McKinnon Industries v William Wallace Walker
Privy Council (Canada)
Citations:  3 DLR 577.
The defendant operated a steel and iron manufacturing plant 600 feet from the claimant’s land. The claimant’s land was used for both residential purposes and as a commercial florist and plant nursery. The nursery housed orchids, a particularly sensitive variety of flower. Fumes and smuts from the defendant’s land caused a range of trees, hedges and flowers on the claimant’s land to die. this included the claimant’s orchids.
The claimant sued the defendant in nuisance. The defendant resisted an injunction restraining the fumes, on the grounds that the claimant could be adequately compensated with a small monetary sum. They relied on the fact that the claimant had accepted compensation from the defendant for the damage during WW2. The claimant argued that they had only done so because there was no chance of obtaining an injunction during the war. The defendant also contended that they should not be liable for the damage to the orchids, because this was an especially sensitive use of the land.
- Was the claimant entitled to an injunction?
- Could the defendant exclude the damage to the orchids from the ambit of the injunction?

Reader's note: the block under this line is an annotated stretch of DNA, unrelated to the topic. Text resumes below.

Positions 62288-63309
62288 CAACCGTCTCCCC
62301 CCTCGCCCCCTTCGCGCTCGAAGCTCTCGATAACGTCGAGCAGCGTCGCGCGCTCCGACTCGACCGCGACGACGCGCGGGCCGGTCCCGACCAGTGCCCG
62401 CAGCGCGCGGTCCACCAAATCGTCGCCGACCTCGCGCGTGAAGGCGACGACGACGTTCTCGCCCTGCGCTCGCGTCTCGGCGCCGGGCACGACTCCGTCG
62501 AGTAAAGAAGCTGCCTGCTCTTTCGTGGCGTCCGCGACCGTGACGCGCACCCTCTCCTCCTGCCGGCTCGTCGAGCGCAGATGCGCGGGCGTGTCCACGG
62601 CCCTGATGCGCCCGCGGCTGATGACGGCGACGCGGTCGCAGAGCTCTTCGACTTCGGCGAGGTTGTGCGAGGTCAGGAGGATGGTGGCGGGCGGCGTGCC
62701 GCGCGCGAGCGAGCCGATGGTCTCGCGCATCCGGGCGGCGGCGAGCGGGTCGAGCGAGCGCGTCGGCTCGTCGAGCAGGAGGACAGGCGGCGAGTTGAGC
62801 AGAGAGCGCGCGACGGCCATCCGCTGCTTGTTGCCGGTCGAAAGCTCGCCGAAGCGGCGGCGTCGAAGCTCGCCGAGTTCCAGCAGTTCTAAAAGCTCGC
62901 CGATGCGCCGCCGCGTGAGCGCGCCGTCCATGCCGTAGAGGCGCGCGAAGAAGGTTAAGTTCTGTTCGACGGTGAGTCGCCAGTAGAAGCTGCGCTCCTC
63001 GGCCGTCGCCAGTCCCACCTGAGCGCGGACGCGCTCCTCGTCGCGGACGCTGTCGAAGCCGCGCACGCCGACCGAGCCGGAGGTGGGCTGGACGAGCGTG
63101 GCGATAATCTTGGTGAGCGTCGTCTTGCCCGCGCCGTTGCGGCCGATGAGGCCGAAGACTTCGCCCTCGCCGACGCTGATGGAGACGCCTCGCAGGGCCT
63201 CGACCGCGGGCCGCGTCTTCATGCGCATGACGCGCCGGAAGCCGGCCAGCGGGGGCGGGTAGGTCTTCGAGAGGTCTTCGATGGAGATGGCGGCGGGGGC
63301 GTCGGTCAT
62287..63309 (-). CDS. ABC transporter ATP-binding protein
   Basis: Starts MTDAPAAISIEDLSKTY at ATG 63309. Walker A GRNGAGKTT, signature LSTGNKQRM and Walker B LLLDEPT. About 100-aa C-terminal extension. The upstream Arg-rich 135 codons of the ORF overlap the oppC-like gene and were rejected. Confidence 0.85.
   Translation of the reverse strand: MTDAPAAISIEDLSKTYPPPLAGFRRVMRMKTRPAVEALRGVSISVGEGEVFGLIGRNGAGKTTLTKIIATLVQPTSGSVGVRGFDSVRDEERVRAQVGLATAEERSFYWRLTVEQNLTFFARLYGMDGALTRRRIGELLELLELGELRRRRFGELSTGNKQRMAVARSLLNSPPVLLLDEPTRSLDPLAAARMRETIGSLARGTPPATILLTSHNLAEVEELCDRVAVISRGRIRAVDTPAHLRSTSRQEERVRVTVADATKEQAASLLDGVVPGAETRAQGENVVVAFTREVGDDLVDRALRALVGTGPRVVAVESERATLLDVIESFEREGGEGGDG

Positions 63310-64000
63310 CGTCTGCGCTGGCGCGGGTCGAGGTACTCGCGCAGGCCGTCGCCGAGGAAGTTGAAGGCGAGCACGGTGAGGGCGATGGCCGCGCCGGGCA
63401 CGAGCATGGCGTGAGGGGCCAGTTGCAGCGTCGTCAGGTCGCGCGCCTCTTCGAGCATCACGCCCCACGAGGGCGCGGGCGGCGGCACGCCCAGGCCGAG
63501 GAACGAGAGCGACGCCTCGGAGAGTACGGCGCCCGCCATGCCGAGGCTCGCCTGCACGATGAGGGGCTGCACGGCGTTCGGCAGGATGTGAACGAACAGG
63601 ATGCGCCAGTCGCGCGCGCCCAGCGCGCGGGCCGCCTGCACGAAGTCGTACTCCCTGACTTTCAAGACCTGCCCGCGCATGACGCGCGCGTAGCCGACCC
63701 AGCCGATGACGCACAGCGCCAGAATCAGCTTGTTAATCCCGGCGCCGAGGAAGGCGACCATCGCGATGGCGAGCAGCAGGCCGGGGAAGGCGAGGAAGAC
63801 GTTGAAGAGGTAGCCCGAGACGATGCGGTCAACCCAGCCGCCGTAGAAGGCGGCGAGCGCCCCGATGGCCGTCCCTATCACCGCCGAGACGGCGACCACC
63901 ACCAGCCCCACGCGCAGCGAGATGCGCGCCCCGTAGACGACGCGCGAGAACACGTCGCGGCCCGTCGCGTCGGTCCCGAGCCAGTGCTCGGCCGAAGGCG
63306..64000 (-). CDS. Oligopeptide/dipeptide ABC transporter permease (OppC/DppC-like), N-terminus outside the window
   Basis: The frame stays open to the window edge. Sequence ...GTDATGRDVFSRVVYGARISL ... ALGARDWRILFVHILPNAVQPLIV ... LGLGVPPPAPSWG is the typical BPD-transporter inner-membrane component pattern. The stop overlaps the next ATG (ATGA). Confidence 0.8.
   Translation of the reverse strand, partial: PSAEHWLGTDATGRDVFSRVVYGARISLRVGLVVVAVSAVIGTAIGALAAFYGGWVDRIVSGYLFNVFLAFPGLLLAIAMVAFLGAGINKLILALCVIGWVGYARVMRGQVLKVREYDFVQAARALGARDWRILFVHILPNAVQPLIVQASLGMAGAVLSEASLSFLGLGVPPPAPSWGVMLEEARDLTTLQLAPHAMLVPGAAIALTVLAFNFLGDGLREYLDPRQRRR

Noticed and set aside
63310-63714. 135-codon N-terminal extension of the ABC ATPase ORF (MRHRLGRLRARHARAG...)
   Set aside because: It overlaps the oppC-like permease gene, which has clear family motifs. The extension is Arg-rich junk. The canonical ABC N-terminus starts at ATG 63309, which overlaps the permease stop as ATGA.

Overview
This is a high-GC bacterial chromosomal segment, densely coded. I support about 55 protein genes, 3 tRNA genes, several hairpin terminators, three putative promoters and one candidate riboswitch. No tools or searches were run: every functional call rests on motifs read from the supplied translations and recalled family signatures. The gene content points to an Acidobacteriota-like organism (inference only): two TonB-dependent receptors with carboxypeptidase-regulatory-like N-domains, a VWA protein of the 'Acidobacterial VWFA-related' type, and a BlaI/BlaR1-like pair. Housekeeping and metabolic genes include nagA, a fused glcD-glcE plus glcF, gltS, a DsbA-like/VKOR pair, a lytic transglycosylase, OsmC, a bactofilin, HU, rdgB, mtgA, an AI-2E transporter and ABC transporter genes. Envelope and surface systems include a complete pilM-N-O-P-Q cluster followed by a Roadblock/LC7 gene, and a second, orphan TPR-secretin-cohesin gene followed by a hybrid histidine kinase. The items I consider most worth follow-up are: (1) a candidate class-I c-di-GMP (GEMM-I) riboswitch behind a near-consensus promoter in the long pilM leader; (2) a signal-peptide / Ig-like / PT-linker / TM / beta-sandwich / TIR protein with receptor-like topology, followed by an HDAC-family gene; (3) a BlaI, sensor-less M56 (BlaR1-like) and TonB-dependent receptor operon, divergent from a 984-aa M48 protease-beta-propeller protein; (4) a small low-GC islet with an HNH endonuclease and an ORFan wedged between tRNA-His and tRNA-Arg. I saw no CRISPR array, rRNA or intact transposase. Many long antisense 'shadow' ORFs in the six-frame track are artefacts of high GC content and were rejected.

The Privy Council held in favour of the claimant. The fumes and smut were an actionable nuisance because they unreasonably affected ordinary use of the claimant’s land. This having been established, the defendant was liable for all consequential property damage. This including damage to unusually sensitive uses. There was therefore no reason to distinguish between the orchids and the rest of the claimant’s plants.
The fact that the claimant had accepted money during the war did not preclude him from acquiring an injunction once this became possible. The damage suffered was serious, ongoing and getting worse. In these circumstances, a small sum of money would not be adequate compensation. An injunction was appropriate.
This Case is Authority For…
If the defendant’s use of the land would not affect normal use of the land, it is not an actionable nuisance just because it impacts an unusually sensitive or special use. However, if the defendant’s use would affect normal use of the claimant’s land, they are liable in respect of losses suffered because of the impact on unusually sensitive and special uses of their land.
This case indicates that the court is unlikely to grant damages in lieu of an injunction where the claimant’s loss is considerable, ongoing and getting worse.